The gluten syndrome: A neurological disease Medical Hypotheses 2009, Vol. 73, pp. 438–440 Rodney Philip Kinvig Ford The Children’s Gastroenterology and Allergy Clinic, Christchurch, New Zealand
KEY POINTS FROM DAN MURPHY ABOUT THIS ARTICLE:
1) “Gluten grains (wheat, rye, and barley) have become staples in our diet. The quantity of gluten in our daily food intake has been steadily increasing with advances in food processing.”
2) Gluten instigates celiac disease (gluten-sensitive enteropathy), which affects one in every hundred people. Celiac disease is a gastro-intestinal disease; symptoms are due to mucosal damage or malabsorption. In celiac disease there is histological evidence of mucosal damage.
3) “Gluten causes symptoms, in both celiac disease and non-celiac glutensensitivity, by its adverse actions on the nervous system.” Gluten harms the nervous system. “Gluten is linked to neurological harm in patients, both with and without evidence of celiac disease.”
4) “Many celiac patients experience neurological symptoms, frequently associated with malfunction of the autonomic nervous system.”
5) “Gluten-sensitivity can be associated with neurological symptoms in patients who do not have any mucosal gut damage (that is, without celiac disease).”
6) “Gluten can cause neurological harm through a combination of cross-reacting antibodies, immune complex disease and direct toxicity.”
7) A host of symptoms ‘‘outside” the gut (extraintestinal symptoms) have been observed in gluten sensitive people.
8) Gluten is responsible for significant ill health other than celiac disease (“nonceliac gluten-sensitivity” or “The Gluten Syndrome”), such as: Ataxia Eczema Irritable bowel disease Hypotonia Developmental delay Learning disorders Attention deficit hyperactivity disorder Migraine 2 Headache Epileptic disorders Many patients with these problems respond favorably to a gluten-free diet.
9) “Gluten intolerance gives rise to a variety of dermatological manifestations which may benefit from a gluten-free diet.”
10) “The smooth uninterrupted function of the body relies upon the autonomic nervous system. The sympathetic and parasympathetic pathways are driven by the respective neuro-transmitters. The regulation of the cardiovascular system, gut, bladder, uterus, and glands (pancreas, gall bladder, sweat, and saliva) all depends on this vast autonomic nerve network.” There is evidence that gluten causes intestinal autonomic neuropathy.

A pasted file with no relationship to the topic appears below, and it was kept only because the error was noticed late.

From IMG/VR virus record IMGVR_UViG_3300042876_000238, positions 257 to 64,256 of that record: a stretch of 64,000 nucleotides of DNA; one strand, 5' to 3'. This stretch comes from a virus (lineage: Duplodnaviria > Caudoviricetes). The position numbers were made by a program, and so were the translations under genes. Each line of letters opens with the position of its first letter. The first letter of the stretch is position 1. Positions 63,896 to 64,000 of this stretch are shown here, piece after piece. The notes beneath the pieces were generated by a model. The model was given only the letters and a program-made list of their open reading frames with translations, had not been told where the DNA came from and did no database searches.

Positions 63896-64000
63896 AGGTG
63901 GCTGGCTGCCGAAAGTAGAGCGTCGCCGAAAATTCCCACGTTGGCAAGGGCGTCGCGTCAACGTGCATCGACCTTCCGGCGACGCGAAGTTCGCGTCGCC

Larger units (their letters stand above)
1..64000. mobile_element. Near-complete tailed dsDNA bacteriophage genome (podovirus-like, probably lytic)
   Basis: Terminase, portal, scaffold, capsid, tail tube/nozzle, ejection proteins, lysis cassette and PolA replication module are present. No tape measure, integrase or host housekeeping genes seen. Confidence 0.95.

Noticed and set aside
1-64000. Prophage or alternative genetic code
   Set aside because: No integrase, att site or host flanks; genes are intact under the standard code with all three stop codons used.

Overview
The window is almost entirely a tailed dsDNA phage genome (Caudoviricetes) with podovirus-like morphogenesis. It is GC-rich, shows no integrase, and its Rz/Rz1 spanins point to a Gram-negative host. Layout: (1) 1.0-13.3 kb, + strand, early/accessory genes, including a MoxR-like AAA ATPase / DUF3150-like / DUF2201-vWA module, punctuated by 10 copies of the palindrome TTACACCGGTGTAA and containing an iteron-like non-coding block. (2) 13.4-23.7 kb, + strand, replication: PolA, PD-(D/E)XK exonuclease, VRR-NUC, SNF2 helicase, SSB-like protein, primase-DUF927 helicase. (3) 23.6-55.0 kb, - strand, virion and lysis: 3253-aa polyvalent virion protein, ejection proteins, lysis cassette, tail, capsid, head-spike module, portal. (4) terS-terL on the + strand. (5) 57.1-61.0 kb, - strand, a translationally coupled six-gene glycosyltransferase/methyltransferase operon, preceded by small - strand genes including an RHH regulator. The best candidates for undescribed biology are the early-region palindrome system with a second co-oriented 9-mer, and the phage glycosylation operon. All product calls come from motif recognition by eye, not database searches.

11) Gluten-sensitivity without histological gut damage may provoke neurological dysfunction; “such nerve damage might be through autoimmune damage.”
12) Celiac disease is not a mandatory requirement for gluten-sensitivity. This is why more than half of patients with negative gut IgG-gliadin antibody tests report improvements in a variety of symptoms with a gluten-free diet. These include tiredness, lethargy, irritability, and sleep disturbance. “These are likely to be neurological symptoms generated by gluten-sensitivity.”
13) “Evidence points to the nervous system as the prime site of gluten damage.”
14) “The histological gut damage in celiac disease is not mediated through this neurologic system. It is caused by local toxicity to the bowel in susceptible people.”
15) Non-gut symptoms related to gluten are mediated through neural networks.
COMMENTS FROM DAN MURPHY All of my family and close friends and many patients are gluten free as a consequence of our direction. My immediate family has been gluten free for many years. All of us have noticed substantial improvements in our health and we all avoid gluten like the plague. There are many excellent books of this topic. My favorite most recent book is Wheat Belly, by William Davis, MD, 2011. For a number of reasons, wheat has been significantly genetically modified over the past half century. Reasons include increased crop yields, improved harvesting efficiency, and desirable palliative and baking aesthetics. Sadly, these modifications have significantly raised modern wheat’s Glycemic Index and reduced the digestibility of its gluten.
Dan Murphy is a respected doctor who practices evidence-based medicine.